BRIAN: Since I’m a solo player (possibly getting a backup group soon!), I’ll tell you what I use in my recordings. I love the program Stormdrum, as well as Symphonic Orchestra. They are two plug-ins that have amazing sound quality, plus I like working in the MIDI realm when recording, ’cause it gives you lots of control over the sound. I tend to change my mind frequently, so it’s always nice to be able to go back and tweak some things. I also have a pet turtle named Edgar. He’s a red-eared slider and he’s 4. He has a diving board in his tank, which he loves, and I had to move him out to the main room in the apartment ’cause the splashes of his jumps would keep me up at night.
What’s your favorite D.C. hangout and your favorite automobile?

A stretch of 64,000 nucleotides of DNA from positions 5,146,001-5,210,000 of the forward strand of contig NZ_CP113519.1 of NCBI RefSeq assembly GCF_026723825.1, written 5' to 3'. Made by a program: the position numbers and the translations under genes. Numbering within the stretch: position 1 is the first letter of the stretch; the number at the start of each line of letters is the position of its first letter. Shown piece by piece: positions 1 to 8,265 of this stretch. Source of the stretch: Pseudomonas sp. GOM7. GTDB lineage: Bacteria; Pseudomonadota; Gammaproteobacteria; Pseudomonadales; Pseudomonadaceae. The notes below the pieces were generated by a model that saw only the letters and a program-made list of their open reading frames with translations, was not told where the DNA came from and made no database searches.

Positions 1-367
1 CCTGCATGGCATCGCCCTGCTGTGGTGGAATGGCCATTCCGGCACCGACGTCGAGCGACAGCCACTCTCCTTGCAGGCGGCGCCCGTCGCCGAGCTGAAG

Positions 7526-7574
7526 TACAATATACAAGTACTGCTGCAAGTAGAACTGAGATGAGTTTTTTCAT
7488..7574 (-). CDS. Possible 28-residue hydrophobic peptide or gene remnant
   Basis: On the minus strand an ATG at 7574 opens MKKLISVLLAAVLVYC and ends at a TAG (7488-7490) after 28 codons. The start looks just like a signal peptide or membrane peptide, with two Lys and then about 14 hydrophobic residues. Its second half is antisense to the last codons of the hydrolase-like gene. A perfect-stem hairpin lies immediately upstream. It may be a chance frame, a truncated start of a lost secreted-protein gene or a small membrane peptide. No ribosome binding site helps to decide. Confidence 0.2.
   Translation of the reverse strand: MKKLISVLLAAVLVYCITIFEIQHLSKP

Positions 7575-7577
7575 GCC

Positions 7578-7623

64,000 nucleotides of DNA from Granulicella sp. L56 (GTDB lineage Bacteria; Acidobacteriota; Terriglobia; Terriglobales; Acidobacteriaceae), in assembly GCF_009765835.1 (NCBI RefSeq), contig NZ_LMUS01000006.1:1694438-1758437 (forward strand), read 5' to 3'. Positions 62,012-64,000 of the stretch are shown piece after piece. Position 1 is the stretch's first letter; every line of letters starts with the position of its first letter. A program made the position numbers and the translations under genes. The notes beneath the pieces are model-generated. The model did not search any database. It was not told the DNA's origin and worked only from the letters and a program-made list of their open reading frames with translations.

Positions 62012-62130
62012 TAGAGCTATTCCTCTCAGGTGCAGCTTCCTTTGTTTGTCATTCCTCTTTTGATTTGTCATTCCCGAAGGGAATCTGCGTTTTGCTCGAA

BRIAN: I used to love to hang out at Staccato, but they closed down. Now I really enjoy some of the coffee houses (College Perk, Modern Times), ’cause when musicians play there, it’s not about being an alcohol salesman—ha. It’s about the music, and the people who show up to listen know that. Bossa in Adams Morgan is a really great place for music, too. Really chill, and I like that.
My dream car happens to be a 1969 Chevy Corvette Stingray. I’ve wanted one since I was a kid making models.
What’s the worst place you’ve crashed and your worst haircut?
BRIAN: Worst place I’ve crashed would probably be when I worked on a cruise ship as a solo piano player. First few days were horrible, ’cause I got motion sickness. That was also around the time the tsunami hit. You wouldn’t think so, but those waves affected the entire planet. There were nights I was almost thrown from my bed cause the boat was rocking so much. Worst haircut would be in first grade. I decided to get myself a buzz-cut. Couple that with large glasses—those pictures still make me laugh. No, you can’t have one.